While we enthusiastically share the message that a healthy lifestyle is important, Highmark Health employees don’t just talk the talk — we also walk the talk (#IWalktheTalk). In this series, employees share their stories and tips on achieving and maintaining a healthy lifestyle — and what makes them tick when it comes to health.


In 2005 I ran the New York City Marathon.

Matt Stehl running at the New York Marathon

“Marathon Matt” in action.

In 2013 I was diagnosed as pre-diabetic.

I always considered myself pretty athletic. But, like many people, I had gained a few pounds since my glory days — a condition I attributed to finishing my kids’ meals when we went out to eat (there’s something irresistible about chicken fingers).

Then I went for my employee health screening. I have a terrible family history of heart disease, and medication had controlled my cholesterol, but at that point I thought I knew my numbers, and that I was in good shape.

Insights from My Annual Health Screening

The first indication of a problem was when the screener at my annual health screening looked at my results and asked if my diet included a lot of fast food. Sure, I enjoyed the more-than-occasional cheesesteak and pizza, but I didn’t think my diet was that bad. When the screener said I should see my doctor about diabetes, the only thing I could think of was the funny way Wilford Brimley said “diabetes” in the old commercials. You’re hearing his voice right now aren’t you? Still, I took the advice.

I got a blood glucose test, talked to my doctor, and faced the reality that my highly sporadic workout schedule did not offset my poor diet. I wasn’t the 25-year-old who could eat anything and not gain a pound. I was the 41-year-old with three chins, and I had prediabetes.

This is the photo on my employee ID badge. It’s a great picture of my three chins, and frankly it’s a healthy motivator since I see it every day.

This is the photo on my employee ID badge. It’s a great picture of my three chins, and frankly it’s a healthy motivator since I see it every day.

Fighting My Way Back to Marathon Matt

I started tracking my calories, joined the YMCA and slowly made changes. At first, nothing happened. So I did more. I started tracking Weight Watchers points and committing to working out two or three times a week.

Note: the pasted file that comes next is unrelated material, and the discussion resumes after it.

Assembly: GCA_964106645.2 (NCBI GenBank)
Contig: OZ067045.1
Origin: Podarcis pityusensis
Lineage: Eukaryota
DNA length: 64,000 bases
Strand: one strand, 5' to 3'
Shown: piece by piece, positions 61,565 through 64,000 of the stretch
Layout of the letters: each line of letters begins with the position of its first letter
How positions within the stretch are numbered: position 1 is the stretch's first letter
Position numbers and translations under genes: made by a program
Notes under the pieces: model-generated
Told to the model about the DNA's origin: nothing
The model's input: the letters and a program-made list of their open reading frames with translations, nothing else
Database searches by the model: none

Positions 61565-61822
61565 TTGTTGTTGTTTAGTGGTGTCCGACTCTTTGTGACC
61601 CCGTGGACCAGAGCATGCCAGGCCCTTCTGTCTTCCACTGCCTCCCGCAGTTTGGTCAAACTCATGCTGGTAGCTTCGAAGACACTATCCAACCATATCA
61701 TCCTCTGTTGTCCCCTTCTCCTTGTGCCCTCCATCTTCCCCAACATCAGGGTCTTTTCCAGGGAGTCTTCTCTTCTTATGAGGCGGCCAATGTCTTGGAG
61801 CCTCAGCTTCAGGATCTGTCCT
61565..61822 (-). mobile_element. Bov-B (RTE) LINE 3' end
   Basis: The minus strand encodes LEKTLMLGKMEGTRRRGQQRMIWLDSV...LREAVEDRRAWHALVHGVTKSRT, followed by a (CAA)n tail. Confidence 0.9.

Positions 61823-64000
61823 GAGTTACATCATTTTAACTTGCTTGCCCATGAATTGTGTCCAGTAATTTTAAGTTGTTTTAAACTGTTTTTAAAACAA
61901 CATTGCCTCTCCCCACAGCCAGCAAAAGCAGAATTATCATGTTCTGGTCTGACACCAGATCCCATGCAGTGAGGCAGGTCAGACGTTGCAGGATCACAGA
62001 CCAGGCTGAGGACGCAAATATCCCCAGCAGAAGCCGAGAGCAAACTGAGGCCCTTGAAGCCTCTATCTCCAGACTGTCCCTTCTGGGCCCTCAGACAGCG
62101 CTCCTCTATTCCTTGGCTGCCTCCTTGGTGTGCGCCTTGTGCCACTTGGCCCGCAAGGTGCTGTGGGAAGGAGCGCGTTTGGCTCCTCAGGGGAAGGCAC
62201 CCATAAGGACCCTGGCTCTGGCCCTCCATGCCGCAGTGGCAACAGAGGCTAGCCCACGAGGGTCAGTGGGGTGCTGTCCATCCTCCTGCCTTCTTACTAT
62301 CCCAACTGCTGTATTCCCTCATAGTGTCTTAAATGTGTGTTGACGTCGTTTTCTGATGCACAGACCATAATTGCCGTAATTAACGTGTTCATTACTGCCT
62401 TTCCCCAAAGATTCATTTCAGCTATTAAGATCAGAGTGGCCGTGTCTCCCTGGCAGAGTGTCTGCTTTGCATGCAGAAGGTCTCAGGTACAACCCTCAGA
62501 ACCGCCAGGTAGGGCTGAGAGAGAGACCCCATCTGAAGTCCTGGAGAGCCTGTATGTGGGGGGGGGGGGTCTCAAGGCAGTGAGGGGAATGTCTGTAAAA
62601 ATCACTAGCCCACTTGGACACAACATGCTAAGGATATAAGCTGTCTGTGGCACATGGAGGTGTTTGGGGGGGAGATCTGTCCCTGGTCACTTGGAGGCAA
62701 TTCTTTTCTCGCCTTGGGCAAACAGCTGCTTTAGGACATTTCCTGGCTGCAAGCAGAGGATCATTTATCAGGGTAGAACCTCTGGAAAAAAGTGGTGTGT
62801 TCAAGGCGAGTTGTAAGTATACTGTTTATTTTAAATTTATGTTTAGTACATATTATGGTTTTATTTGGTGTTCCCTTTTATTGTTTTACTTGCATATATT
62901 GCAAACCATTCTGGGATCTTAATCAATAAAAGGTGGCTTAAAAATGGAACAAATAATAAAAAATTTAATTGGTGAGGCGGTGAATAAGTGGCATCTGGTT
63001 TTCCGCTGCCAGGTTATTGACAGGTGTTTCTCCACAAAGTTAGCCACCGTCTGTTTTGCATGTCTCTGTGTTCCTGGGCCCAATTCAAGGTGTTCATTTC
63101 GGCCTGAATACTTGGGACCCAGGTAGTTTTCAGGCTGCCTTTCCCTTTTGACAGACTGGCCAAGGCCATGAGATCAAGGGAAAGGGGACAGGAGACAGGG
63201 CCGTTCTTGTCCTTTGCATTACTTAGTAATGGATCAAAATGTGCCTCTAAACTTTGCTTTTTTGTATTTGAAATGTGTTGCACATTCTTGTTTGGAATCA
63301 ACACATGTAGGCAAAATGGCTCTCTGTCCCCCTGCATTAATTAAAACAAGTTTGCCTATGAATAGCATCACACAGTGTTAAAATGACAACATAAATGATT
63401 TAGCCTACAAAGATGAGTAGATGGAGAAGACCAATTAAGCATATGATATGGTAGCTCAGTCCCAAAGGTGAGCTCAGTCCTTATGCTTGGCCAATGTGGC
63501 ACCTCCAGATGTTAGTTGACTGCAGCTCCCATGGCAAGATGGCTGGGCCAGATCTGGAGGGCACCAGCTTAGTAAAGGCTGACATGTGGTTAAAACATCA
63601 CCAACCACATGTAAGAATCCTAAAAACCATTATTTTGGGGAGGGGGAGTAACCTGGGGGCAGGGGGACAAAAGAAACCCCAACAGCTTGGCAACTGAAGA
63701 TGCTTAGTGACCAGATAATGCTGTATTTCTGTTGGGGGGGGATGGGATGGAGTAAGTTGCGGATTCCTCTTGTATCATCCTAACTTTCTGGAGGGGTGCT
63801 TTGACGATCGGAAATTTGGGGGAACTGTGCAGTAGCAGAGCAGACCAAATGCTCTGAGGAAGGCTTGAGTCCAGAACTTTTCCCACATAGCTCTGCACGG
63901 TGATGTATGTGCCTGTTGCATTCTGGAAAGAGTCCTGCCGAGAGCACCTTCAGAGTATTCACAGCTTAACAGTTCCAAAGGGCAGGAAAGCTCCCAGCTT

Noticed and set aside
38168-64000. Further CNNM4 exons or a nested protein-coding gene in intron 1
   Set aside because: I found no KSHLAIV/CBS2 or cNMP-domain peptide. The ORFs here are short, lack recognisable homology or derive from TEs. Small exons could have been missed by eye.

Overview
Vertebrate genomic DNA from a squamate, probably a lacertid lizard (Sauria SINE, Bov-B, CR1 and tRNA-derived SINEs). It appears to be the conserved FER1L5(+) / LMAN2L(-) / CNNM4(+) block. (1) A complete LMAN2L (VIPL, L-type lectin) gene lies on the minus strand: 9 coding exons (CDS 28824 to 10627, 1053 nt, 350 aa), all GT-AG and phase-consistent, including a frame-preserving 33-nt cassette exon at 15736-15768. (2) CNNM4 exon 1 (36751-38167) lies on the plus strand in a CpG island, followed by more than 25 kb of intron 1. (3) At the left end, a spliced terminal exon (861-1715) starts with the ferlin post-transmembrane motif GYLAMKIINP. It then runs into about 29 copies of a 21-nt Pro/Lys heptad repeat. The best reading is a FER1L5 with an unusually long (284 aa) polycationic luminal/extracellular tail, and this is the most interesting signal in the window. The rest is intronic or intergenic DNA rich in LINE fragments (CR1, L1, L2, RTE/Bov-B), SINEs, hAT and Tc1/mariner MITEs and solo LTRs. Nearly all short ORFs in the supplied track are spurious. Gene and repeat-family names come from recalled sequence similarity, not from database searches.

It took a while, but over time, I started to see real change. In two years I lost 30 pounds. From my increased energy level to more restful sleep, I felt a lot better.

Last summer I returned to my doctor with a cocky bounce in my step. I found out my blood glucose levels had improved, but were still at a pre-diabetic level. I realized then that I was in a lifelong battle. My hopes of making changes for a year and then returning to Mr. Cheesesteak were dashed.

With a family history of heart disease and having seen my father-in-law lose a foot to diabetes, I knew I had to keep battling. Life is too much fun, playing sports with the kids is too much fun — I want to stick around for awhile. So I made a year-long commitment to join the YMCA’s Diabetes Prevention Class. For me the best thing about the class is that it has kept me focused on my health. It has challenged me to make more sustainable changes in my life, realizing that there will always be peaks and valleys. (I gained three pounds in one weekend — how is that even possible?)

In the last year I’ve returned to playing Dek Hockey (my wife calls it “run around”) and even joined a spinning class — a spinning class that meets on Saturday at 6:30 a.m., no less! I’ve always enjoyed riding my bike, so, athletically, this is in my wheelhouse, but I enjoy sleep more, so the fact that I keep going to class is, for me, a big deal. And it turns out the timing of the class has made for a truly sustainable change. Nobody schedules meetings or kids’ baseball games at 6:30 on Saturday morning, so I have no excuses not to go.

I really feel like my life changed with that employee health screening. I feel “Marathon Matt” healthy again, and I can still beat my kids at basketball. Sure, they’re ten and six, but that’s not the point. The point is I’m healthy enough to hold them off for a few more years.

Matt and his family in 2016

My family in the summer of 2016 (Coleman, Nolan, my wife Melanie, and me).